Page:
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NBA: Summer league keeps players in focus

by JON KRAWCZYNSKI AP Basketball Writer on July 21, 2013 2:00 AM

LAS VEGAS — Basketball was made for summer.

The playgrounds and schoolyard courts come alive when the temperature warms up, with kids watching the NBA Finals and mimicking their favorite players. High school players hit the AAU circuit, crisscrossing the country for premier tournaments and college recruiting is in full effect.

And for years, the NBA simply sat out. The championship would conclude in June, the draft would take place a week later and then the league would go dark for the rest of the summer.

“The problem was in the old days, they would build up the draft, then nothing because they’d concede to baseball,” Warren LeGarie said. “That was a mistake.”

LeGarie, an agent who represents some prominent NBA coaches, has helped turn the Las Vegas summer league into an event that keeps the league in the headlines well into July. What started as a six-team gathering that was thrown together on the fly in 2004 has blossomed into a 22-team summit that includes a tournament, owners’ meetings and one of the few chances for agents and representatives from all 30 teams to meet in one place, discuss trades and lay the groundwork for deals.

“We want it so that people know that there’s great basketball, but there’s also a way to break down the walls so that people can reacquaint, develop new acquaintances or in some cases repair old acquaintances,” LeGarie said. “There was a lot of face to face. We created something like the winter baseball meetings, where people can come in converse, do business, and then get down to the business of basketball.”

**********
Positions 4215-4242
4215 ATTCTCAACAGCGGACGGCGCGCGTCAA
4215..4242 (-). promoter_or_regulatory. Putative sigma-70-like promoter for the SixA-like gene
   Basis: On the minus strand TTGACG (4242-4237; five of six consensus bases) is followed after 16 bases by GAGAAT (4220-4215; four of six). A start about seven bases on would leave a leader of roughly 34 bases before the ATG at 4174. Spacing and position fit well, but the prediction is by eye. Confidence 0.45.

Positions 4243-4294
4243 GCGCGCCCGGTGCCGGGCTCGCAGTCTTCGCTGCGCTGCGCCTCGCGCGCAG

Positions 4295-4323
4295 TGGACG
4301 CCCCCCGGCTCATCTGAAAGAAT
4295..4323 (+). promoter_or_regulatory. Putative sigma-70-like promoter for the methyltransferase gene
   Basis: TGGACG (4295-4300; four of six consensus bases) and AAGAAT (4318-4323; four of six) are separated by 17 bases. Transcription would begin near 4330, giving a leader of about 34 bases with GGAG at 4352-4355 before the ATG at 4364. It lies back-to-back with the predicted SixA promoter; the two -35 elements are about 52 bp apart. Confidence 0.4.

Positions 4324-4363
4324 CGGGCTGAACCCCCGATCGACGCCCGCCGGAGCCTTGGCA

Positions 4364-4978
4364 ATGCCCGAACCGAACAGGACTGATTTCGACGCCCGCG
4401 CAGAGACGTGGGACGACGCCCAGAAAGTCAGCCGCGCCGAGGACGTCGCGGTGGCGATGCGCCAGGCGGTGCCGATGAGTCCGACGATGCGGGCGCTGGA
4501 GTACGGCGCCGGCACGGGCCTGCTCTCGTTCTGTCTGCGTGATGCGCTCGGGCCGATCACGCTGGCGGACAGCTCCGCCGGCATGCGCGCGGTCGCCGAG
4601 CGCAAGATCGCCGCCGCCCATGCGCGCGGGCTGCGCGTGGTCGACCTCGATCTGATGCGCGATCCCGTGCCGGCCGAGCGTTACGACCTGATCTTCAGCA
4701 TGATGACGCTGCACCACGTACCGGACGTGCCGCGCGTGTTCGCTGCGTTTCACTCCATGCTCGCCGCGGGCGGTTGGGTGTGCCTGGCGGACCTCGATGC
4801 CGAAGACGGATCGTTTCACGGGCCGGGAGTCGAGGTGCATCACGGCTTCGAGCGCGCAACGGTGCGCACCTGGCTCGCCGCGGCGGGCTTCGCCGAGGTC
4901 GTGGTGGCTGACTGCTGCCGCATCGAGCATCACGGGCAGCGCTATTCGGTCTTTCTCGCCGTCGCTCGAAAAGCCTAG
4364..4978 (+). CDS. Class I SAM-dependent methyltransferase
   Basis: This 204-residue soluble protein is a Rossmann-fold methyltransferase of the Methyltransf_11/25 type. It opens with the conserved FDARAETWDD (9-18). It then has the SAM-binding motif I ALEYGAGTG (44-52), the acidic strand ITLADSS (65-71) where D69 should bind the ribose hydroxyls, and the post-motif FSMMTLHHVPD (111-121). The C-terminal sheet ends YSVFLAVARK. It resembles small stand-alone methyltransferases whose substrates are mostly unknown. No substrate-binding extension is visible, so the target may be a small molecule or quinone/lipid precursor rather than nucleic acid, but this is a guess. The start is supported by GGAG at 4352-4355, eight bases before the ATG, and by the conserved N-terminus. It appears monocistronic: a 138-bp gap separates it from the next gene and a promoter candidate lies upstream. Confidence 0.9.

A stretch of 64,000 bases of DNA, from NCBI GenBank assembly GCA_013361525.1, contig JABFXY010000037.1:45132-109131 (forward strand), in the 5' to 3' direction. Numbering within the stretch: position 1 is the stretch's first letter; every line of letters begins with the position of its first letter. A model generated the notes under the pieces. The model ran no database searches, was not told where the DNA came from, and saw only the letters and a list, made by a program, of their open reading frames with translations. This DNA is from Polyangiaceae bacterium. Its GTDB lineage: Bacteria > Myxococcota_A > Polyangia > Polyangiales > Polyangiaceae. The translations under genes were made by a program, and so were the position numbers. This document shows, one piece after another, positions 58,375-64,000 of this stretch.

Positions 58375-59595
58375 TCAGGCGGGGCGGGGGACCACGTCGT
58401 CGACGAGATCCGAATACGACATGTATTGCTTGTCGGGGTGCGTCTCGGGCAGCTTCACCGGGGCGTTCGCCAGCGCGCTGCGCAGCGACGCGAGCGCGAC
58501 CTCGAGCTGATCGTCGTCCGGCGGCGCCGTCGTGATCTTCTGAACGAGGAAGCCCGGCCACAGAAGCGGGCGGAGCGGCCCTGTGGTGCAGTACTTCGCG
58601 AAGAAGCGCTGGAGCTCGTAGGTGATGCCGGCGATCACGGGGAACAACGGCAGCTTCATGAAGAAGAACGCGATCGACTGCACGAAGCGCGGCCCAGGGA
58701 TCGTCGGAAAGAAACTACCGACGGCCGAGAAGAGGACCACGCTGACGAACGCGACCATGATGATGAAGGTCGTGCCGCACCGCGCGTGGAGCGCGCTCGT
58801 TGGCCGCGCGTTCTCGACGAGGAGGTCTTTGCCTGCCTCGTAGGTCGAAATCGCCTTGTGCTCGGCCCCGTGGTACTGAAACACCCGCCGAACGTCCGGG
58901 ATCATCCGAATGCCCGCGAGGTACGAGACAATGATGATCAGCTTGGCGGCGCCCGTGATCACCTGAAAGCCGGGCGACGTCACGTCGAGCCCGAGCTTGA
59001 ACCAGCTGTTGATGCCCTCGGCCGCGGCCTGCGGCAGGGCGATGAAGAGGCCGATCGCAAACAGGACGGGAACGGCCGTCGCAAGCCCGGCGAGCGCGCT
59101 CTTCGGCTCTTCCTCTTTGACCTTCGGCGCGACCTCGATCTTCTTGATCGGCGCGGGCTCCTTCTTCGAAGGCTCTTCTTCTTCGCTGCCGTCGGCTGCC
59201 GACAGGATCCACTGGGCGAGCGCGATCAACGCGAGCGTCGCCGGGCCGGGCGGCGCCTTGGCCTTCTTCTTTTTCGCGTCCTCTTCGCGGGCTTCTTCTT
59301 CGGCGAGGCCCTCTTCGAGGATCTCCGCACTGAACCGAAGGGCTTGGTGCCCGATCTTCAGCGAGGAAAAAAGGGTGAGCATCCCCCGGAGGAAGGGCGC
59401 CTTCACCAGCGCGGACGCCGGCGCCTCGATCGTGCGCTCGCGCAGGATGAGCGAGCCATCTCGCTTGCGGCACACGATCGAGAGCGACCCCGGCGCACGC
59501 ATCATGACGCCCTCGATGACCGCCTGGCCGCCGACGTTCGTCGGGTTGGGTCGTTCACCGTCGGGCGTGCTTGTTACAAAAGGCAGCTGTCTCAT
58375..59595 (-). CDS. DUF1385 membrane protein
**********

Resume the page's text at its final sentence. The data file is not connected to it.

LeGarie had been lobbying the league for quite some time to bring the summer league to Las Vegas for a centralized event. Several satellite leagues had been run in the past, in places like Colorado, Boston and on the campus of Loyola Marymount in California. But the fractured nature of the meetings made it difficult for schedules to be coordinated, and the door opened for LeGarie in 2004.

LeGarie got Boston, Washington, Cleveland, Phoenix, Denver and Orlando for the first Vegas summer league, and it quickly grew to a 16-team field. At the behest of Adam Silver, who will take over for David Stern as NBA commissioner in February, the NBA got directly involved in 2007, paying LeGarie, Albert Hall and VSL Properties to put on the event while helping with promotion and organization.

“It’s highly successful,” Silver said. “The competition is terrific. We feel very much a part of the community in terms of our participation, our owners, GMs and coaches feel very welcome here and it’s created fantastic programming.”

The summer league games are broadcast on NBA TV and ESPN has a SportsCenter set on scene at the Thomas and Mack Center. Over the years the tournament has expanded to two gyms on the UNLV campus and is holding a tournament that will crown a champion for the first time.

“That’s making it way more competitive out here,” Timberwolves first-round pick Shabazz Muhammad said. “Guys are trying on defense and making each other better for the season, which is a good thing. I think it’s a great idea that they went for a playoff system.”

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